I squeeze my eyes shut. “Ms. Quick… why would you think I’d know any of this?”
“Because he brought you here. And Malcolm’s not the type to suffer fools. If he didn’t tell you, you fixed
it out yourself.”
“Yeah,” I say. “Why’d you invite him back if you were so against Malevolence?”
“Mal announced his coming back. Boy never saw much use in asking permission.” Mama Q leaned back on the couch, smiling fondly. “Pictures on the news made it look like he could use a decent meal. Besides, I missed the rascal. He were a handful, but town was more interesting with him here.”
“District wouldn’t be the same without him,” I concede.
“You actually like him don’t you?” She looks me up and down. “You know when he said he was bringing Alex, I’d expected a girl.”
Mama Q chuckles. “You’re honestly better than I could have hoped for. He adores you.”
I duck my head tracing the rim of the cup with a finger. “I’m pretty fond of him myself. I honestly don’t know if I’d still be here without him.”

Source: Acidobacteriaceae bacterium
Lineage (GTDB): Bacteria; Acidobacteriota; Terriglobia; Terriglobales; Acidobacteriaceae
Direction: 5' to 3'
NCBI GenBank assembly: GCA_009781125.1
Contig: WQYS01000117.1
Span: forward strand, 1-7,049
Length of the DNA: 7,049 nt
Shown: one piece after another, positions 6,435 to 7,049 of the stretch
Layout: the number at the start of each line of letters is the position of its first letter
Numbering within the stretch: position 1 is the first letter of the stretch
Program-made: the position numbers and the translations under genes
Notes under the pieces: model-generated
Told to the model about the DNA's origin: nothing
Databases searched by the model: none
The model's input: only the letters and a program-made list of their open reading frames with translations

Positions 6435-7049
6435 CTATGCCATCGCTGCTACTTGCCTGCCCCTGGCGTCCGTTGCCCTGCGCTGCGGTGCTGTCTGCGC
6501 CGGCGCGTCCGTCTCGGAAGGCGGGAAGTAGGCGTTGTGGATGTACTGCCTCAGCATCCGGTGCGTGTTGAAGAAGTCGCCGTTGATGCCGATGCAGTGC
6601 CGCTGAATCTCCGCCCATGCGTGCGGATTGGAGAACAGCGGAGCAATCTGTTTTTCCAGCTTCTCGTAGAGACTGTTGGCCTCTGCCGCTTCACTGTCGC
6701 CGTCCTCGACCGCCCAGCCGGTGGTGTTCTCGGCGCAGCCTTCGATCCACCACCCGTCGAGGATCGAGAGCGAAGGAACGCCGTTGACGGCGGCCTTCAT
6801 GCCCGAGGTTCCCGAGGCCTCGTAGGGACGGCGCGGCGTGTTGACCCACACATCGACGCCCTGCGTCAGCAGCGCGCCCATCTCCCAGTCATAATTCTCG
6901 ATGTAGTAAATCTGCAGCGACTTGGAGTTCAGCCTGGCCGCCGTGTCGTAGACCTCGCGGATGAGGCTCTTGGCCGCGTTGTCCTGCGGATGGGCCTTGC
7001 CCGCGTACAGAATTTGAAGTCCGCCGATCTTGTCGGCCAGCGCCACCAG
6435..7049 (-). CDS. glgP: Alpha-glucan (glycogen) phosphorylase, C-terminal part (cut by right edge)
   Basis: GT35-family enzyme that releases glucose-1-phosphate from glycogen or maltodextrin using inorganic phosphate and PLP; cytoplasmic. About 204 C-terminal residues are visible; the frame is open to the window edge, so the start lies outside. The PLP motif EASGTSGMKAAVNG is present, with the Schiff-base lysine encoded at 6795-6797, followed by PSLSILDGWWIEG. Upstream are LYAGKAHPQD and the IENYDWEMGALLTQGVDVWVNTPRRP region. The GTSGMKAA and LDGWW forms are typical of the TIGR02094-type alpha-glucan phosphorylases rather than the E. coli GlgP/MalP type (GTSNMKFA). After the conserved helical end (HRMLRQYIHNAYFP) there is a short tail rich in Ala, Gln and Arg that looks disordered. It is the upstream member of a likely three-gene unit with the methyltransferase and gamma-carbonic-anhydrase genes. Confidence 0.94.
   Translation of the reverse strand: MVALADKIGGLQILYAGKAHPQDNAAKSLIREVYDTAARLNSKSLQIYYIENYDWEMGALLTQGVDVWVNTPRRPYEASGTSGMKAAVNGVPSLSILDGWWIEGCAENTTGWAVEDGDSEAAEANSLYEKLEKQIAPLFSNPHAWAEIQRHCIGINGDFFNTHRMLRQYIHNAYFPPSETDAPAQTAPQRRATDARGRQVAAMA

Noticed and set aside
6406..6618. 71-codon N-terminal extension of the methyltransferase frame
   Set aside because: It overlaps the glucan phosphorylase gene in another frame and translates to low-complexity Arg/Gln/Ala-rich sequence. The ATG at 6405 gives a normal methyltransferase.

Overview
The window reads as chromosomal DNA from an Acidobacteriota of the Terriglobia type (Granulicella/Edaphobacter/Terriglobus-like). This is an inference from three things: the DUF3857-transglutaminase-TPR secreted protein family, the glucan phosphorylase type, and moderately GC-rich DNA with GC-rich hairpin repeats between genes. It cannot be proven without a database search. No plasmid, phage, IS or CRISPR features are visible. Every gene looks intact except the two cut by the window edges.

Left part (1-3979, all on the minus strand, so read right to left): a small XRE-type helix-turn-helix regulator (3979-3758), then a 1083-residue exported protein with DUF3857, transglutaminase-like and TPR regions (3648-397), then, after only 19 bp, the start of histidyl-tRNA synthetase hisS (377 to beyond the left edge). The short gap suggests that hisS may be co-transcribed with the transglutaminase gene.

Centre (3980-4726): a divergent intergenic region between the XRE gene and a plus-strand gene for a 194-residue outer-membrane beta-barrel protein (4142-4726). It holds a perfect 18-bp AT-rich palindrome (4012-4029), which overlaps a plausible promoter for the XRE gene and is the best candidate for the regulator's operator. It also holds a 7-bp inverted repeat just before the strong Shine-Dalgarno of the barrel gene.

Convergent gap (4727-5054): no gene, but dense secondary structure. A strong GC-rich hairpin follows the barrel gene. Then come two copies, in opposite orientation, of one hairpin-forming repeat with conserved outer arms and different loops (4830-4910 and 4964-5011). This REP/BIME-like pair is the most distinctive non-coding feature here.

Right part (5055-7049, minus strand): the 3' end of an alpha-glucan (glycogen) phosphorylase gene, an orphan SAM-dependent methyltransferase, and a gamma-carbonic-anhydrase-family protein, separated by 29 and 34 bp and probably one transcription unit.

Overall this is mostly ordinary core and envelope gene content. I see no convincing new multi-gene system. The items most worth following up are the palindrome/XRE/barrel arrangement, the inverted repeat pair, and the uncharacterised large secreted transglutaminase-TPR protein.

“Sounds like y’all are good for each other. I just need to know one thing.” There’s a loud crash outside followed by a string of cursing. Mama Q presses her eyes shut. “He didn’t steal that car outside, did he?
“Of course not!” I reply automatically.
He rented it. Because twenty-one year old Malcolm Quick whose cruising speed is just over two hundred miles an hour totally has a valid license to use to rent cars.
Mal pokes his head through the door. “Interesting side-note. I was wrong. Don’t think I’m going to install flight capabilities.”
…he definitely stole the car.
(Enjoy the holidays everyone. May your travels be swift, your families be... sane, and your turkey be awesome.)